I read somewhere that Defendor (2009) was a comedy. I can’t remember where I read it, but I did. Having seen it, I can safely say it’s not really, but I’m also at a loss as to how to categorize it. It is, however, one of the more interesting ‘mainstream’ films I’ve seen this year. That said, I’m going to have to contradict myself again by telling you that its commercial success was far from great, which I genuinely feel is a crying shame when you see the work and care that went into making it. I can only take heart that The Big Lebowski (1998) opened on very few screens on its debut (Defendor took a measly $13,265 on three screens in February of this year). I’m not, of course, comparing the two, just wishful that this picks up some cult followers, as it deserves to be seen.
When we first meet Defendor (Woody Harrelson), he’s leaping from a rooftop into a dumpster, ready to interrupt a corrupt policeman, Dooney (Elias Koteas) in the act of taking advantage of a young hooker, ‘Angel’ (Kat Dennings). The comedy looks very promising at this point, as he hauls himself out of the dumpster, obviously in a great deal of pain, groaning “trash days, must remember the trash days”. He does make quite short work of beating up the cop, however, accompanied by some of the cheesiest dialogue imaginable. His story is picked up and told in the form of flashback, as he recounts his life so far to a police psychiatrist Ellen Park (Sandra Oh getting yet another small part, what a waste).
Having been scraped off the pavement by Angel (real name Kat Debrofkowitz) following a beating by three guys, the two form an uneasy alliance, sharing the workshop that Defendor’s real-life persona, Arthur Poppington, hides out in. The relationship is far from easy, made worse by the fact that Kat was also abused by a Serbian drug baron, Kristic (Alan C. Peterson). Poppington believes that Kristic is the arch-nemesis he seeks, codename Captain Industry. The reason he believes this is revealed in a series of flashbacks to his childhood.
We have a bumbling crime fighter in a ridiculous costume that looks home-made (because it is, complete with a capital ‘D’ logo made from gaffer tape) talking to a shrink about how he came to be talking to a shrink – surely this would be a platform for comedy gold? Possibly, but the route Defendor takes is far from formulaic. The Poppington/Defendor character isn’t merely an incompetent would-be hero. He has a solid reason for his actions, even if the execution of his plans is far from perfect. Indeed, there a good few genuine laughs at both his antics and some of the dialogue he delivers to the criminals. I particularly enjoyed the moment in the mirror where he practises his gruff superhero tones, a knowing and amusing homage to Christian Bale’s much-derided Batman voice.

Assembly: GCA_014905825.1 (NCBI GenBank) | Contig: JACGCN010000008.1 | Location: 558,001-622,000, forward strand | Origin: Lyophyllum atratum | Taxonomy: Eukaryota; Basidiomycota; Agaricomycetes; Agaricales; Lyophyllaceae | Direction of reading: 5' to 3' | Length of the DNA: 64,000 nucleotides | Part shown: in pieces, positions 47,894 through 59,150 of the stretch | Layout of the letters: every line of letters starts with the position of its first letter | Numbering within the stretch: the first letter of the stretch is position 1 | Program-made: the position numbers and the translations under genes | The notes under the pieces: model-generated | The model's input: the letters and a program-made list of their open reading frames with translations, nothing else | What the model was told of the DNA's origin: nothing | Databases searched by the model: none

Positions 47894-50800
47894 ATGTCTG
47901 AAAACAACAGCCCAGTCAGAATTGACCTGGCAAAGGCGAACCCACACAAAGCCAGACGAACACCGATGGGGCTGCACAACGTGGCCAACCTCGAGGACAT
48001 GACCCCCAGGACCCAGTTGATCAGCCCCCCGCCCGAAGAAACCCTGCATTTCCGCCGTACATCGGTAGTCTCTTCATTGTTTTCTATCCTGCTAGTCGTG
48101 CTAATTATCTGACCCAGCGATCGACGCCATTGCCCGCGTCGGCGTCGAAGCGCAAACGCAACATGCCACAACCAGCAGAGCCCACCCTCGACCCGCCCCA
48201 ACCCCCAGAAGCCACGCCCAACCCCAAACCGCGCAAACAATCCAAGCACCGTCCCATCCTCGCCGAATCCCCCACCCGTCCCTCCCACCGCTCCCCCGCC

The heart of Defendor is the heart of Arthur Poppington. He is a good man and honest. He may be a little bit ‘simple’, ‘slow’ or whatever euphemism you like, but he is honest, thoughtful and loyal. Deploying Harrelson in this role was quite possibly the best casting decision made this year. He has a natural charm and that indefinable oddness about him that, coupled with his sound acting skill, really brings Arthur Poppinton to life. You can’t help but love the guy. Over the course of the movie the laughs diminish and the drama ramps up. The relationship between Arthur and Kat solidifies a little – although she still rips him off to feed her crack habit. As denouements go, I’ve seen tidier ones, but I think it fits the quirky pace and timbre of the film in general so wasn’t disappointed.
As a first effort at both writing and directing (at the same time) by Canadian actor Peter Stebbings, I’d say it was hugely commendable. I find it so difficult to find a film that really makes you care about the characters, and not get lost in its own self-importance. Sure, there’s a message in Defendor. It’s written large from the outset, so once that’s out of the way, you can get on with taking sides. Highly recommended, but not for the funnies.
101 mins. In English and Russian.